Media baron Pierre Karl Peladeau has delivered at least one high-profile win for the beleaguered Parti Quebecois.
Supporters packed into a St-Jerome restaurant erupted in cheers as the controversial businessman was declared the victor in the riding north of Montreal.
The fight for the swing riding pitted Peladeau against Coalition candidate Patrice Charbonneau, Liberal candidate Armand Dubois and Vincent Lemay-Thivierge, who ran for Quebec solidaire.
The seat was left vacant after Jacques Duchesneau, well known for his anti-corruption work, decided not to run again for Francois Legault's Coalition party.
The majority owner of the Quebecor empire was considered a front-runner — one some suspect has his sights on the party leadership.
He previously vowed to serve out his term even if the PQ was demoted to Opposition status, a fate that was sealed less than an hour after the polls closed Monday.
Peladeau, a household name throughout Quebec, burst onto the political scene as the PQ's star candidate despite his hostile relationship with the labour movement, the party's traditional support base.
But as the campaign went on, some political observers suggested the candidate meant to lend credibility to the party on the economic front had instead become a liability.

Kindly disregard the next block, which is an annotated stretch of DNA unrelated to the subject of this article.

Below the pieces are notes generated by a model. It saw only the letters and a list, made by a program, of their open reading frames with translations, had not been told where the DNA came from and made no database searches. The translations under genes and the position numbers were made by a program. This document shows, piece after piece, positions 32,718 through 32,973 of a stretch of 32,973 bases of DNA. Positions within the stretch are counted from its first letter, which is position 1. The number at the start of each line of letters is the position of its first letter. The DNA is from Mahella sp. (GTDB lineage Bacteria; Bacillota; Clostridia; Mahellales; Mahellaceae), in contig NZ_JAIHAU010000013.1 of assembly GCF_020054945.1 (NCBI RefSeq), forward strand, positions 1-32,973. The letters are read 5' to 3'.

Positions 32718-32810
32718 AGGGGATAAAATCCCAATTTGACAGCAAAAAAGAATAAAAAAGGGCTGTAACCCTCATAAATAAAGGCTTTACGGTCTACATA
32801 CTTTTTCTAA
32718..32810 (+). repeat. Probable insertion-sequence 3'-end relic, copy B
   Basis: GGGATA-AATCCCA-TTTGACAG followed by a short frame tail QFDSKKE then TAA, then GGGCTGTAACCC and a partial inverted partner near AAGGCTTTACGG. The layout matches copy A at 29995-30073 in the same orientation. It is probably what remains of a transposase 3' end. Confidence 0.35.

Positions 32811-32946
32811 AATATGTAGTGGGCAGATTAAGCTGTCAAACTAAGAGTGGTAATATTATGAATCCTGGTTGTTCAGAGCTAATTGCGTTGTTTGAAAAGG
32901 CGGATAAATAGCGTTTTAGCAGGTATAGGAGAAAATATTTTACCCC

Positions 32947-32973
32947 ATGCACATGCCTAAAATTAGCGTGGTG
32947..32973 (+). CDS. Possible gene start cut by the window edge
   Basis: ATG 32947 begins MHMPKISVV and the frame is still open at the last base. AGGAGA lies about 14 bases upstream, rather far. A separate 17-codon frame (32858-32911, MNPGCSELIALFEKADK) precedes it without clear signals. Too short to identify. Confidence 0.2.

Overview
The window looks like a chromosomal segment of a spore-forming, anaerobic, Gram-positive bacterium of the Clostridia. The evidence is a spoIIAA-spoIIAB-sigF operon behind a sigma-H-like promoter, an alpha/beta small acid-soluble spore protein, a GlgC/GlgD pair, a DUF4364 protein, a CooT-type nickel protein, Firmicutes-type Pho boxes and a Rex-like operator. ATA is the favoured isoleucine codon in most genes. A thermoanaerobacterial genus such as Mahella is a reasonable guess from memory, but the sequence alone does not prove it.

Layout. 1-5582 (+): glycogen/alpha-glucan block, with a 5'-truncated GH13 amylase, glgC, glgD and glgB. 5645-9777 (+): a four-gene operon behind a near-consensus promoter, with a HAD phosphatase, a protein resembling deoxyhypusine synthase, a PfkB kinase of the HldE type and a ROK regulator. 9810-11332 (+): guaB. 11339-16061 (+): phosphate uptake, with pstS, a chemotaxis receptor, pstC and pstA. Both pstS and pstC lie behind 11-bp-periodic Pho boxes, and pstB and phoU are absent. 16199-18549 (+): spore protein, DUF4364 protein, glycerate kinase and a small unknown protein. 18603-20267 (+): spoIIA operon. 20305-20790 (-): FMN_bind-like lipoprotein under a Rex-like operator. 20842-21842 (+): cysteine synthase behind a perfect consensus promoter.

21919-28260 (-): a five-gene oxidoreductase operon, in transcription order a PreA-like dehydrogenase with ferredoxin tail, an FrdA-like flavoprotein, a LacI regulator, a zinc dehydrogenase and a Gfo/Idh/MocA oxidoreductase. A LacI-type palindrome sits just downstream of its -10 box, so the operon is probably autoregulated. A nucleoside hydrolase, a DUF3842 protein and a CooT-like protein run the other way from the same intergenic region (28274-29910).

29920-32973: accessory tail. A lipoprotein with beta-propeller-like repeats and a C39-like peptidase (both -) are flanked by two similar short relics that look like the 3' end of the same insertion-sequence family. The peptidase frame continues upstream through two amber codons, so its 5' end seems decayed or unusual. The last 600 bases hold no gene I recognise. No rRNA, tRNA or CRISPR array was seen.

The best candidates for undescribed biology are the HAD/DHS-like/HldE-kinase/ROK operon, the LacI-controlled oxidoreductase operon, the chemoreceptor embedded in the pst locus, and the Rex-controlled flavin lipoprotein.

The multimillionaire announced his candidacy with a fist-pumping declaration that he planned to make Quebec a country, an idea most Quebecers oppose.
The stunning move forced the PQ to address an issue it normally avoids come election time. After days musing about a post-secession Quebec, the party spent much of the campaign backpedalling as it dropped in the polls.
Peladeau himself downplayed the sovereignty issue in the following weeks, stressing he would use his business expertise to boost the province's economy.
A popular and polarizing figure, the man commonly known by his initials PKP at times eclipsed Marois, stirring speculation that he was angling for her job.
But Marois didn't hesitate to put him in his place, sometimes literally: she once gently pushed him away as he tried to approach the microphone at a news conference.
Ethics questions also dogged Peladeau, who insisted Quebecor outlets would be remain independent in their coverage.
The 52-year-old stepped down as vice-chairman of the conglomerate in order to run for office, but has steadfastly refused to sell his shares.
The company was founded by Peladeau's father and has a number of holdings in Quebec, including the tabloid newspaper Journal de Montreal, the French-language TVA television network, and Videotron.
It also owns the Sun tabloids and the Sun News Network in English Canada, a right-wing television station known for its anti-separatist stance.